Now there was wealth and the population expanded. After 150 years of warmth. European society began building cathedrals, thousands of well-trained craftsmen worked on this activity. All of this shows up in a geologic instant. Who organized this? Who trained the craftsman? This glorious consequence of the expansion of wealth from warm weather. Christianity took advantage of this unique and very cyclical occurrence and has long been hailed as the savior of Europe. And then it stopped. In the early 1300’s. At that time was the onset of the little ice age.  Once again, we have an agricultural lapse, famine and finally, the black plague strikes wiping out another 1/3rd of Europe.

The sad thing is that when these plagues strike they affect two parts of a society. The young and the old. The old possess the knowledge of how to train the young. Who knows what very valuable information we may have lost from the devastating effects of a plague-ridden Europe. That concept, of a society passing down the necessary info which made it great, which allowed it to survive such events, is crucial to everything in this book. In all of these instances, there is evidence of a comet, changing the atmosphere of the planet. The ancient people referred to these comets and meteorites as “hailstones”.  What your understanding of the ruin Hagalaz is, is about to change. If you consider Solar Flares and Volcanoes, one begins to see how tenuous our grip to life on this planet truly is.

This type of cycle occurred in other areas of the world as well. While everyone is aware of the fall of Rome around 456 AD. few people are cognizant of the fall of Egypt in 1177 or 1186 depending on the archeologist you speak with. The standard line has always been that it was the sea peoples. But new studies done by Eric Kline in his book 1177 points out that there were several civilizations alongside Egypt which created a world economy. As this trade route was interrupted there are written records of what happened. A drought which lasted 300 years. There is also evidence of a comet strike near southern modern-day Iraq. The sea-peoples’ invaders were actually refugees. These boats were filled with families as well as warriors. As the Minoans, Canaanites, Hittites and many others fell by the wayside, other city-states began to rise. Egypt, though, never truly recovered. The trade route for tin from Afghanistan and copper from Turkey fell into disuse and wasn’t truly recovered until Alexander the great 1100 years later.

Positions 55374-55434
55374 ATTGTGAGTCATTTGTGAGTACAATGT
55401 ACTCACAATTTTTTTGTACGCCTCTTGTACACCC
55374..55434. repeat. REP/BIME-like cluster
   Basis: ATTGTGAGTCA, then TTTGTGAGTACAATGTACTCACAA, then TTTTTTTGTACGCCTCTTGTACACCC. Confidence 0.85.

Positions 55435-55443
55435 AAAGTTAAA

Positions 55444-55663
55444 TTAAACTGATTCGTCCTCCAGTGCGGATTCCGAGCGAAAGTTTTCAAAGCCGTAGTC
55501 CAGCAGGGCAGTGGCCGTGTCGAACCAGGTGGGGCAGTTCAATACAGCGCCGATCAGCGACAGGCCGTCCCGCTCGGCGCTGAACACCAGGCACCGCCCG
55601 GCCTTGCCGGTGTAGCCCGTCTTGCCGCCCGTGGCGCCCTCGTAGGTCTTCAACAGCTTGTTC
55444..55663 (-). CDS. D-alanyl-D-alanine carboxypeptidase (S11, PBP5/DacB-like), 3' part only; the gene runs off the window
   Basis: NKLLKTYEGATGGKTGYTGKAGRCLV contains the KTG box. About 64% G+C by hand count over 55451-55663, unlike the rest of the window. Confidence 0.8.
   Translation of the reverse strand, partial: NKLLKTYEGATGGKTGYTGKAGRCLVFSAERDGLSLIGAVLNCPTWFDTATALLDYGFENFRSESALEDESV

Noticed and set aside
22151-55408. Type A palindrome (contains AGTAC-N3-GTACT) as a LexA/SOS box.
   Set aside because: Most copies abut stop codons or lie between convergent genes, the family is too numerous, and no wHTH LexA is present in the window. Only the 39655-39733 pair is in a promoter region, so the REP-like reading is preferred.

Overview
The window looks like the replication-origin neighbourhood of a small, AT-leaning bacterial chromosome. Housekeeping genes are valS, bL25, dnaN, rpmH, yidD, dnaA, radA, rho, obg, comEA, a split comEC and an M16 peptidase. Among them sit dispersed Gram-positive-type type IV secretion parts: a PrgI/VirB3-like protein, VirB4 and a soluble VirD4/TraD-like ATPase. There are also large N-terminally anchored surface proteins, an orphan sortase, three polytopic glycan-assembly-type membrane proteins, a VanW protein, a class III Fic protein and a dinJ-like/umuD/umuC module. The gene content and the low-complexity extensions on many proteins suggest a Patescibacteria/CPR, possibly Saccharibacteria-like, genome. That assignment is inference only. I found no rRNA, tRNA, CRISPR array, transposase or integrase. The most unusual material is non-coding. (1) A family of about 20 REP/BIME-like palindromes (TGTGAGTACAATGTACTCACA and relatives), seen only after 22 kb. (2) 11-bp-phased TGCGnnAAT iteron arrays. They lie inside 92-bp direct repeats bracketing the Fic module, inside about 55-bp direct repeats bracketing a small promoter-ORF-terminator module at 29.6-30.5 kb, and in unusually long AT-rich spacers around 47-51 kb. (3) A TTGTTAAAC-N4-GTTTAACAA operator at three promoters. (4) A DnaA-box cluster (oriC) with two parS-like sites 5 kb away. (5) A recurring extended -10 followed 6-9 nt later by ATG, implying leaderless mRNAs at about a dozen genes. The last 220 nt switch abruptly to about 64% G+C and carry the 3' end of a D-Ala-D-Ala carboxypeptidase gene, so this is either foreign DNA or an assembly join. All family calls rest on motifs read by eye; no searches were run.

If we go back even further in time to the reign of Akhenaten, with his Grand Vizier Thutmoses, (who we know as Moses, which means “son of”) we see in documents literally around the world of a red disc in the sky with 10 tails beaming down at the planet. From China to Egypt, there are written records of a light in the sky brighter than the moon and rivaling the sun. This coincides with the birth of monotheism. And when Akhenaten freed a group of people who were Semites and the volcano at Santorini erupted, you have a ready-made case for monotheism to stick as it were. Such was the birth of Judeo-Christian belief.

In the meantime, further north, one great king of Sweden began to gather his copper from Michigan and his Tin from Cornwall. This was beautifully written out on a rock from the bronze age in Canada at Peterborough.  In Serbia, there has been a copper axe head found dated to 7500 BCE. Where do you suppose that material came from? A world economy indeed. You see, there is a big picture.  It is a much bigger picture than we currently imagine.

For centuries, mankind has struggled to focus in on this kaleidoscope of information. A whirling pattern of pertinent information from the latest scientific or religious evidence concerning life on earth. Yet the lens with which this effort has been viewed is of the wrong integrity. It is a grainy and tinted lens forged in the fires of men’s egos and the righteous indignation of monotheistic belief. They tell us we needn’t even bother to look.

The answers to our questions, the remedy for this wholesale loss of our history, as a species, is to be found in our mythology. Perhaps the concept is encapsulated in the rune Ansuz. Our ancestral knowledge. For the follower of Asatru, Lif and Lifthrasir are represented as our lore. For us to understand the dynamic information which will shatter the foundations of a world we have largely left behind; it is of the utmost importance that we view it all as a people who practice the faiths which make the world around us sacred again. We will not survive the future falls of civilizations with this very valuable body of learning intact, or ourselves and way of life, if we do not.